While the whole premise behind workers’ compensation is to avoid litigation altogether, there are extraneous circumstances where employees can sue their employer for negligence. These are detailed below.
1. Your Employer Doesn’t Have Workers’ Compensation Insurance
All employers are legally required to provide workers’ compensation insurance to all their employees. However, just because it’s in the law, doesn’t mean that all companies comply. Some states even have an opt-out option where the company isn’t obligated to maintain workers’ comp.
If you happened to get injured while working in such a company, then you can get the best work injury lawyers to help you sue for damages. In such instances, the employer isn’t protected by workers’ compensation lawsuit protection, leaving them with no choice but to litigate if they’re sued.
2. You’re Not Technically a Company “Employee”
Depending on the terms of your employment contract, as well as the state you live in, some categories of professionals are not considered to be “employees” of the company per se. For instance, many companies don’t regard real-estate brokers and the commission-only sales force as employees and are therefore excluded from the workers’ compensation cover. If you’re one of these individuals and you got injured while performing your professional duties, a work injury law firm can help you establish whether or not your employer has a case to answer for.
3. Your Employer Intentionally Hurt You
Workers’ compensation applies specifically to workplace injuries that result from accidents. If you and your employer got into a heated altercation and they inflicted injuries on you; as a result, you have the right to pursue a civil suit against them.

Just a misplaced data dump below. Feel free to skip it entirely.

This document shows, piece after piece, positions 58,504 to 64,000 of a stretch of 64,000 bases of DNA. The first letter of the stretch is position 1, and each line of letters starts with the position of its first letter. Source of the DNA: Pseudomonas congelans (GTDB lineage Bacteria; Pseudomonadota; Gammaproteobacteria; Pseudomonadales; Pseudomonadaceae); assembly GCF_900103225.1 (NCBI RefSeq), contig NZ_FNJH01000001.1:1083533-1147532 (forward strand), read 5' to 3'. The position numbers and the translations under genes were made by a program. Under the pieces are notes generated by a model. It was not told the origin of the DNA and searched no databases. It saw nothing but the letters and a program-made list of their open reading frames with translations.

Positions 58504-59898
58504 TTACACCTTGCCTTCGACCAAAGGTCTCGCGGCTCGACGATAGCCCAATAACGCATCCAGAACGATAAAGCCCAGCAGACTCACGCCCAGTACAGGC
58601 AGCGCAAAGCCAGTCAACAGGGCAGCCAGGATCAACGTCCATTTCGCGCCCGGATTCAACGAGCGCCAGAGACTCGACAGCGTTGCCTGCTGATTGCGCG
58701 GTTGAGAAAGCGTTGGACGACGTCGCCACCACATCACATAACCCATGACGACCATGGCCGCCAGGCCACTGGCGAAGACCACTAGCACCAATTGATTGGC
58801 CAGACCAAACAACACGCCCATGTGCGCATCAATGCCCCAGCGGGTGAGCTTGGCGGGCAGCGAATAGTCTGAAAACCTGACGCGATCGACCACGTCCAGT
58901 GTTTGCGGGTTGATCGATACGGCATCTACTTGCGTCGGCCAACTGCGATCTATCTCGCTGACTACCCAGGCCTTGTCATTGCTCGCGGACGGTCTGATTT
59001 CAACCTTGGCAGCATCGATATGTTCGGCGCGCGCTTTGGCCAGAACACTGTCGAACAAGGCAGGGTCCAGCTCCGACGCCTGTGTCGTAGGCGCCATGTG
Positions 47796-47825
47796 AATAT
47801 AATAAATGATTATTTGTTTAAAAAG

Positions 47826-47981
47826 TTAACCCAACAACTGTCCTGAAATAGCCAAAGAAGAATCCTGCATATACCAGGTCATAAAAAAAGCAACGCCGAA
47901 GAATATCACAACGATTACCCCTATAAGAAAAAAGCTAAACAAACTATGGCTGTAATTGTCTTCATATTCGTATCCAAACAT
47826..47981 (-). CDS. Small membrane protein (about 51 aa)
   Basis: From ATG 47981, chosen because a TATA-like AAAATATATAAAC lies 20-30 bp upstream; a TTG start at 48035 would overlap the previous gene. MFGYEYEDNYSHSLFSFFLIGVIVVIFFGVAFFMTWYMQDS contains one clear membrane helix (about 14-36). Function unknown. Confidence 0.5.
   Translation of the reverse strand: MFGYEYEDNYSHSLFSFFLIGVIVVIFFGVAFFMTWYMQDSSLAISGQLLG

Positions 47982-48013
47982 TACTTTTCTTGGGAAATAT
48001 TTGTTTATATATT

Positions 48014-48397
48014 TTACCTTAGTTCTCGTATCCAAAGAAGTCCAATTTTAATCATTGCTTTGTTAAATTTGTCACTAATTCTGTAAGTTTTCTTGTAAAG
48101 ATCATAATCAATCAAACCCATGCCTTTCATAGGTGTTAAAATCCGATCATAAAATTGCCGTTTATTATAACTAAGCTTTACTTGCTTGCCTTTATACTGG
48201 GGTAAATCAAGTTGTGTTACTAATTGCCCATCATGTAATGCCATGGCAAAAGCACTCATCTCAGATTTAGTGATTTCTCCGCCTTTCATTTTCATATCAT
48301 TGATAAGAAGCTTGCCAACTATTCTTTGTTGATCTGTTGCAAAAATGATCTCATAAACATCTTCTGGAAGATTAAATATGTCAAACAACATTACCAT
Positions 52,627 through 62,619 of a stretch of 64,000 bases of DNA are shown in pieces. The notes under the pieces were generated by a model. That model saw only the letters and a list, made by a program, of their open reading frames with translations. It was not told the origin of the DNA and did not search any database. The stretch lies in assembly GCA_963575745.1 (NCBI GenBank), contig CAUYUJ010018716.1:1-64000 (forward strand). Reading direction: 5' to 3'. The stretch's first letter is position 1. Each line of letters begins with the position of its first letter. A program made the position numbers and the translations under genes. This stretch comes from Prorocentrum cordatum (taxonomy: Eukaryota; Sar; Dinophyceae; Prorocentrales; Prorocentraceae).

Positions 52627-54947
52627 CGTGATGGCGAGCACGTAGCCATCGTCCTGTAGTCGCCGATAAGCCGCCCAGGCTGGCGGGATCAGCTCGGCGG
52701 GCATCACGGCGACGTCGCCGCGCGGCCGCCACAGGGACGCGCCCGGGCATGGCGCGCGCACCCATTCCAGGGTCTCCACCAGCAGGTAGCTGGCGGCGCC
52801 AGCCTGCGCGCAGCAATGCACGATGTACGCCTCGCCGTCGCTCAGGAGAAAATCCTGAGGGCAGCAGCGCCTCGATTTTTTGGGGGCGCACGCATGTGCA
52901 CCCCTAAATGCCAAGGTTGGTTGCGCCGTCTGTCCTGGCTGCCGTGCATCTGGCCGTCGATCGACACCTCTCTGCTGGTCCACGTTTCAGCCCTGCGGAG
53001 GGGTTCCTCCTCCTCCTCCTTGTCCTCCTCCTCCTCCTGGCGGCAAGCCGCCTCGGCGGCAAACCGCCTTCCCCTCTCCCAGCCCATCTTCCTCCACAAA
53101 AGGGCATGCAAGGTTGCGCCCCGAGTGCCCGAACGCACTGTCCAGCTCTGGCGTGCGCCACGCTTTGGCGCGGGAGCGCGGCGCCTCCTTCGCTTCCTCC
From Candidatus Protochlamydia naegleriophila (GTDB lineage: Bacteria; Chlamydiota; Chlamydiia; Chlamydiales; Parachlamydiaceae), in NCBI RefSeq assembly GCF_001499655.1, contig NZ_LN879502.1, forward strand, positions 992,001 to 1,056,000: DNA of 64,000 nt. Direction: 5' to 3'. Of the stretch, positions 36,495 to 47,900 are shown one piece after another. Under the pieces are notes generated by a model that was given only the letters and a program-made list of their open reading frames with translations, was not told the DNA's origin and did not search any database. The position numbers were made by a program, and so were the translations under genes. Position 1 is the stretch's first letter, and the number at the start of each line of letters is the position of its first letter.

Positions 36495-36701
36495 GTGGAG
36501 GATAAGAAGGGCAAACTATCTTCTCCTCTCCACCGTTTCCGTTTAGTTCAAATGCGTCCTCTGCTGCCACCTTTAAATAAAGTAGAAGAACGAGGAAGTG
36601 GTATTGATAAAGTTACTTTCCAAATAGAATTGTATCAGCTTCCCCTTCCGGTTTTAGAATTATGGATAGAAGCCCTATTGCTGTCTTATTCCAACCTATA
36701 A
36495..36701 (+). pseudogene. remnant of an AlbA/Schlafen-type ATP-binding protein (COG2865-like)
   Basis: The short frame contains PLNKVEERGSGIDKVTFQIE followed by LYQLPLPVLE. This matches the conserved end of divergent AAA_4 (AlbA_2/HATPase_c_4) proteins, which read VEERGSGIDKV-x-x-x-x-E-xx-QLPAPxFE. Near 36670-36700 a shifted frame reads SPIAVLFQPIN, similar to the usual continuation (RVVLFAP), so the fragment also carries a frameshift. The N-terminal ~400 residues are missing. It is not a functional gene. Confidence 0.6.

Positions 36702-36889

Returning to Work After an Injury
After suffering a work-related injury, you might not feel ready to go back, especially if your injuries were severe. Unfortunately, once your doctor gives you a clean bill of health, you have no choice but to return to work or else risk losing your workers’ comp benefits. If you’re forced back to work after an injury before reaching the maximum medical improvement threshold, you might need to hire an attorney to help you navigate through the process.
In other instances, your employer may not have your old job available for you when you return to work and may not have another position available for you in the company, especially if you have medical restrictions. Talking to an experienced attorney to explore your available options may be the only way to get the justice you deserve.
Get an Experienced Work Injury Attorney to Help
Workers’ compensation can be a double-edged sword of sorts. In some cases, it gives with one hand while taking with the other. If you suffer a work-related injury and feel like you’re getting the short end of the stick, consult a work injury lawyer who can help you explore the best way to pursue and safeguard your legal rights.
If you have more legal questions, you can also chat now with a Laws101.com attorney, where you’ll be instantly connected to a lawyer who can give you legal guidance on your specific case or question.